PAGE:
Britain’s housing system is not delivering the homes that the country needs or that people can afford.
The evidence set out in our bold new Greater Manchester Housing Strategy makes it clear that our broken housing market is directly impacting the lives of many of us in this city-region.
The housing crisis takes many forms, and the challenges we face in Greater Manchester need solutions that fit our own local circumstances. Rough sleeping and homelessness are the most visible and damning indication of this crisis. But there are many other challenges, including the barriers faced by young people trying to set up their first home, older people looking for better choices to help them stay living independently and families wanting somewhere stable to put down roots but living on short term tenancies in the private rented sector.
Additionally, we urgently need to reduce the energy demands of our homes and all other buildings to meet our ambitious plans for delivering a net zero carbon city-region no later than 2038, and to have supporting infrastructure in place as Greater Manchester grows.
Our Greater Manchester Housing Strategy identifies safe, decent and affordable housing as our priority – homes to fit the needs and aspirations of current and future citizens.
We want to take a new approach to tackle the housing crisis, to ensure our solutions address the needs of all our residents. We need to embrace new models for delivering the homes and communities we need, while also committing to campaigning for freedoms and funding to help us find a better balance between the interests of developers, landowners and communities.
We launched our Housing Vision in January which set out what Greater Manchester needs from its current and future housing. Our Housing Strategy – the first since the election of Andy Burnham, the Mayor of Greater Manchester – explains how we will achieve this vision, where every resident can have a safe, decent and affordable home.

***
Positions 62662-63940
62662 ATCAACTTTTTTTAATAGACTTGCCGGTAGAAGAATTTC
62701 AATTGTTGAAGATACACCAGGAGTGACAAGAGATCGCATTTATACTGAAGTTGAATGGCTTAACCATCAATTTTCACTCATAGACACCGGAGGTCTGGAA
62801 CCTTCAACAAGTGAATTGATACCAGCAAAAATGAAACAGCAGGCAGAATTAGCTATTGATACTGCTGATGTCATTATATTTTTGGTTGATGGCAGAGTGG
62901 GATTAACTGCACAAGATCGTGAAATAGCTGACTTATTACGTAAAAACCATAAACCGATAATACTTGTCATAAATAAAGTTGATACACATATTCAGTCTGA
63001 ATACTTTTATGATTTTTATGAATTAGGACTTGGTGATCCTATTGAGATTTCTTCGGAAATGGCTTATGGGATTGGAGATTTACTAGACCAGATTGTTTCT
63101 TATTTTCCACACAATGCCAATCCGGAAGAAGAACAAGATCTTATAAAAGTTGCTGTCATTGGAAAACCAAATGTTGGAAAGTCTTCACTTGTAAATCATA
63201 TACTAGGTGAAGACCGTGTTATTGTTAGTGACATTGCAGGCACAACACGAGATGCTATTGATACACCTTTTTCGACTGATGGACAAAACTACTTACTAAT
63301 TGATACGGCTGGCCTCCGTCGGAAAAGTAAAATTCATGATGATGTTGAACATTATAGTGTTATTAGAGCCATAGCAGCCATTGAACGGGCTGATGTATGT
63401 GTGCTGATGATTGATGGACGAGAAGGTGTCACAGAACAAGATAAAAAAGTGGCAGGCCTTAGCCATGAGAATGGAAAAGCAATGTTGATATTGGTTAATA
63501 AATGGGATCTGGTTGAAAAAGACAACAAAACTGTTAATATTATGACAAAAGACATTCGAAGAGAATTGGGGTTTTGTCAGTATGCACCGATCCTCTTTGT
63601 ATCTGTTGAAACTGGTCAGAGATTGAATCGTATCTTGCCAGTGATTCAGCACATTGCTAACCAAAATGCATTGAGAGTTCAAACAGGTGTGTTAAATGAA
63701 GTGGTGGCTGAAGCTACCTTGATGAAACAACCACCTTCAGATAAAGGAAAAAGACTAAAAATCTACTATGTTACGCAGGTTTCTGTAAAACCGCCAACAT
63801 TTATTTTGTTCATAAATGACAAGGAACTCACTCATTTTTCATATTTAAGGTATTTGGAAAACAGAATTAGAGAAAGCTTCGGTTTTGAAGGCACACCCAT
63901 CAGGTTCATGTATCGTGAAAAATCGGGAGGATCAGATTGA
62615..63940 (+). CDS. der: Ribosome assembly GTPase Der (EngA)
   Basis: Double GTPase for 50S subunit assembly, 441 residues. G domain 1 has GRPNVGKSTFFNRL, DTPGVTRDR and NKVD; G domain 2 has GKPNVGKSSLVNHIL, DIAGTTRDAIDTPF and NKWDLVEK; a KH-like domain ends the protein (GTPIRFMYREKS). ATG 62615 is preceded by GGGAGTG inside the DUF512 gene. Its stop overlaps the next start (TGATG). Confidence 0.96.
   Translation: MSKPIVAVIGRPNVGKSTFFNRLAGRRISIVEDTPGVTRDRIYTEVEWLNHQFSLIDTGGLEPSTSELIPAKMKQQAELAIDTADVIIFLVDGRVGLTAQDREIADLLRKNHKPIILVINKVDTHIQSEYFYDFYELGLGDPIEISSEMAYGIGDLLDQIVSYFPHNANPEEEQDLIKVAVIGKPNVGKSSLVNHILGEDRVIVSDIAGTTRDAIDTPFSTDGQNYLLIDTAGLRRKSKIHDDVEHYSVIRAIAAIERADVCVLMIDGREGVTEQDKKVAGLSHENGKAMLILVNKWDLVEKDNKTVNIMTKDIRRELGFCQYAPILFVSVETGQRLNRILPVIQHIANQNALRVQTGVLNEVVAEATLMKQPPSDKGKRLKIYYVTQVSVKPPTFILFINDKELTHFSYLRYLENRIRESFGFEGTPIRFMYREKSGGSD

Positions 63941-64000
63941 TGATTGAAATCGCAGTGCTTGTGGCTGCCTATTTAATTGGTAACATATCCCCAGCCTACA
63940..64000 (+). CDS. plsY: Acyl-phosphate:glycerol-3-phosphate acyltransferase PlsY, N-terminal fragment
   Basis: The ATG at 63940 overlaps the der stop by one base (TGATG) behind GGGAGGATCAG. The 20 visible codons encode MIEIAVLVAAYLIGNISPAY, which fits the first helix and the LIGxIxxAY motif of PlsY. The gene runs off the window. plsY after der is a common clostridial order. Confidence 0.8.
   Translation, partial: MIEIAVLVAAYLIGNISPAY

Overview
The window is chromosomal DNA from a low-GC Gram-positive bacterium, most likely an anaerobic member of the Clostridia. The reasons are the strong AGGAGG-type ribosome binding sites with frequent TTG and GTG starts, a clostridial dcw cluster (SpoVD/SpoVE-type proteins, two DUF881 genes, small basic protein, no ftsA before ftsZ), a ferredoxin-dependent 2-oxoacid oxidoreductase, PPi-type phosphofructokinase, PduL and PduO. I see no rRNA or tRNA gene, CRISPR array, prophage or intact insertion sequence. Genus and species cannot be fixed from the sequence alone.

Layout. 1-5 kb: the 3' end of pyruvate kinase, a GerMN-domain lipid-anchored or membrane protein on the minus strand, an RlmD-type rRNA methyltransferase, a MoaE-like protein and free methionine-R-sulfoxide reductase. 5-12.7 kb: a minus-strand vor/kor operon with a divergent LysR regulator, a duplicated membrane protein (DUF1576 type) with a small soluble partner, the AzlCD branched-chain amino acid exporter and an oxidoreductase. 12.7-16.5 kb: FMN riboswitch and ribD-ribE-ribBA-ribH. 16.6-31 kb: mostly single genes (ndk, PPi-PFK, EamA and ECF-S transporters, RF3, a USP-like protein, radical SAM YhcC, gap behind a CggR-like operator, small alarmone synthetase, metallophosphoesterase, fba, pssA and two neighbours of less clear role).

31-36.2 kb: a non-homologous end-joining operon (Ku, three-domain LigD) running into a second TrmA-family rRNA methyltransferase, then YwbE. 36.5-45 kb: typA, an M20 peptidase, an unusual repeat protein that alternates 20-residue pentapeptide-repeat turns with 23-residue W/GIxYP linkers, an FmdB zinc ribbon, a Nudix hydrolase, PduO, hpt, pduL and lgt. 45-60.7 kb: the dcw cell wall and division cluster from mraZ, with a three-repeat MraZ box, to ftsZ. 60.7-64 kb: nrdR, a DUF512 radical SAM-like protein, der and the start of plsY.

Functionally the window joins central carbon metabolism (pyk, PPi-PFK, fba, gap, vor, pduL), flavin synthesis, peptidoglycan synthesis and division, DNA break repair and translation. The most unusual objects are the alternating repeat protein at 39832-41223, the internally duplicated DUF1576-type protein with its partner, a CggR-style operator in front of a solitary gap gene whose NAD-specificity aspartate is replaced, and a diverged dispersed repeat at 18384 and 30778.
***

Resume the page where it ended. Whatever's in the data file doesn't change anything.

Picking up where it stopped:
We want to do housing differently, and by putting together the Strategy we’ve pioneered a model of co-production involving wide consultation with local authorities, housing associations, academics, architects, builders and housing activists.
Part of our strategy is the development of a Greater Manchester definition of affordable housing and the Greater Manchester Spatial Framework includes a new policy commitment to deliver at least 50,000 affordable homes by 2037, with a major drive to ensure at least 30,000 of these are social homes.
We’re already on with this and are investing some of the surplus from our £300m Housing Investment Loan Fund to support the delivery of truly affordable housing and tackle issues in the private rented sector including rogue landlords and empty properties.
Some of these issues may require decades of sustained effort to fully resolve. As Greater Manchester’s Housing, Homelessness and Infrastructure lead, I will do all I can, working with colleagues at the GMCA and our ten local councils. But we will only succeed with the help, support and commitment of local communities, landlords, housing associations, developers, investors, landowners, the construction sector, utilities, central government and many more.
In everything we do through devolution, we seek to fully involve the people of Greater Manchester, working with local people to deliver a dynamic, community-led housing plan fit for the future of our diverse and dynamic city-region.